He was also charged with exploring the coast of New Zealand and continuing the search for the Great Southern Continent. Consequently, Cook became the first navigator to explore the area of the Pacific Ocean that lies between New Zealand and South America.

He made three separate voyages to the Pacific between 1768 and 1779, and his accomplishments include disproving the existance of the mythical southern continent, discovering the Hawaiian Islands, claiming parts of Australia for Britain, charting the 300-mile area from Oregon to beyond the Bering Strait, and providing the first comprehensive map of the Pacific.

On his first journey to the Pacific as captain of the Endeavour, Cook worked for half pay because he was not as experienced as other navigators who had sought the assignment. Cook’s entourage was made up of 119 individuals, including 11 passengers.

The most amazing thing about Cook’s journey was that he did not lose a single individual to scurvy, which was considered the plague of long oceangoing voyages. Avoiding the mistakes of earlier navigators, Cook stocked the Endeavour with a variety of foods that included portable soups, sauerkraut, onions, evaporated milk, vinegar, lemon juice, and all sorts of vegetables and fruits.

Initially, Cook followed the path established by previous navigators, traveling along the Strait of le Maire to sail between Tierra del Fuego and Staten Island. From there, Cook sailed westward. By the time, the Endeavour reached Tahiti, Cook and his passengers had traveled some 5,000 miles. On June 3, 1769, with the assistance of three telescopes, the scientists were able to observe Venus as it crossed between the Earth and the Sun.

Cook remained in Tahiti for three months and then sailed south into unknown territory, eventually hoisting the flag over the Society Islands. Over a six-month period, Cook and his crew navigated the coast of New Zealand, charting a 2,400-mile area while being besieged by hostile aborigines and severe storms.

On April 28, 1770, the Endeavour anchored at Botany Bay in Australia, allowing Cook to chart and name the area’s various islands and bays. When they reached the 80,000-square-mile area known as the Great Barrier Reef, which reached from the tropic of Capricorn to the coast of New Guinea, the Endeavour struck a reef.

After repairing the ship, Cook set out for the East Indies. Thirty-eight members of the crew were lost to malaria and dysentery over the coming months. Nevertheless, by the time Cook returned to England, he had added a considerable amount of land to the British Empire.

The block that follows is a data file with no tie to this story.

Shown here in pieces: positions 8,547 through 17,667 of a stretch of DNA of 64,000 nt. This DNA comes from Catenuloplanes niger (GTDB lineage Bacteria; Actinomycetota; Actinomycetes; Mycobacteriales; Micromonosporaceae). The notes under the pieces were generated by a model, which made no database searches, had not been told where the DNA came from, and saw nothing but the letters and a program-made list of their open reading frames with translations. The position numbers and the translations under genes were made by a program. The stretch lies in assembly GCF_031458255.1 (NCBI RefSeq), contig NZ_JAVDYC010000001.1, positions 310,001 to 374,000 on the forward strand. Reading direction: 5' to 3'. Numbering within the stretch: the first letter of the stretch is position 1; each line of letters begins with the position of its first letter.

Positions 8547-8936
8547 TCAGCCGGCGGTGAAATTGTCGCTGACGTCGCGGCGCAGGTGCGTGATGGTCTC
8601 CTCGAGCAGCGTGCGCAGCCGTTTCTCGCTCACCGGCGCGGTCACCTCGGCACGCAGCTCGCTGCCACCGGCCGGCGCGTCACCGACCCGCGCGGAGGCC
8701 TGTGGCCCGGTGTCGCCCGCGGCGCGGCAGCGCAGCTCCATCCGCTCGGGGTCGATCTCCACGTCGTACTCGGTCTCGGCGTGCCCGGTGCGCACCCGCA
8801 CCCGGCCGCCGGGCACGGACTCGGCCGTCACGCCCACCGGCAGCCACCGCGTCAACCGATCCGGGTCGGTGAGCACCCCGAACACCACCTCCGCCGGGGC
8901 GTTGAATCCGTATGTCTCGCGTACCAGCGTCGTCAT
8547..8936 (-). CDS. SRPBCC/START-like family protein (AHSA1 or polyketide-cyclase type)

On July 13, 1772, Cook again set sail with orders to circumnavigate Antarctica and settle the question of whether or not another continent existed. The Resolution and the Adventure set out together, and Cook’s plan was to continue sailing southward after traversing the area between Madeira and the Cape of Good Hope. This was the first voyage to circumnavigate the Earth from west to east.

Cook also became the first navigator to cross the Antarctic Circle, discovering thousands of islands along the way. His journey included extensive explorations of Easter Island, the New Hebrides, New Caledonia, Norfolk Island, the Marquesas, and the Isle of Pine. The Resolution arrived at Spithead on July 30, 1775. In honor of his explorations, Captain Cook was named Commander Cook.

After Captain Cook’s exploration of the southernmost continent laid to rest the question of whether or not an unidentified continent still existed, Cook shifted his focus north and renewed his attempts to find the elusive Northwest Passage, which could decrease travel time between Britain and the East Indies.

On July 12, 1776, the Resolution again set sail with instructions to travel from west to east, reversing the routes of earlier expeditions. After spending time in Tahiti, Tasmania, and New Zealand, the Resolution turned north in December 1777, leading to the discovery of the Channel and Sandwich Islands, which were part of the kingdom of Hawaii.

By April 26, 1778, Cook had reached the northernmost point of North America, which he named Cape Prince of Wales. When the ship traveled through the Bering Strait, Cook met solid walls of ice. With winter coming on, he decided to turn around and head back toward the Hawaiian Islands.

This was to be the last lap of his final voyage. In Kealakekua Bay, on February 14, 1779, a dispute with locals ended in Cook’s being murdered. However, his influence did not end with his death. Other navigators chose to explore the waters of the Pacific and complete Cook’s unfinished work.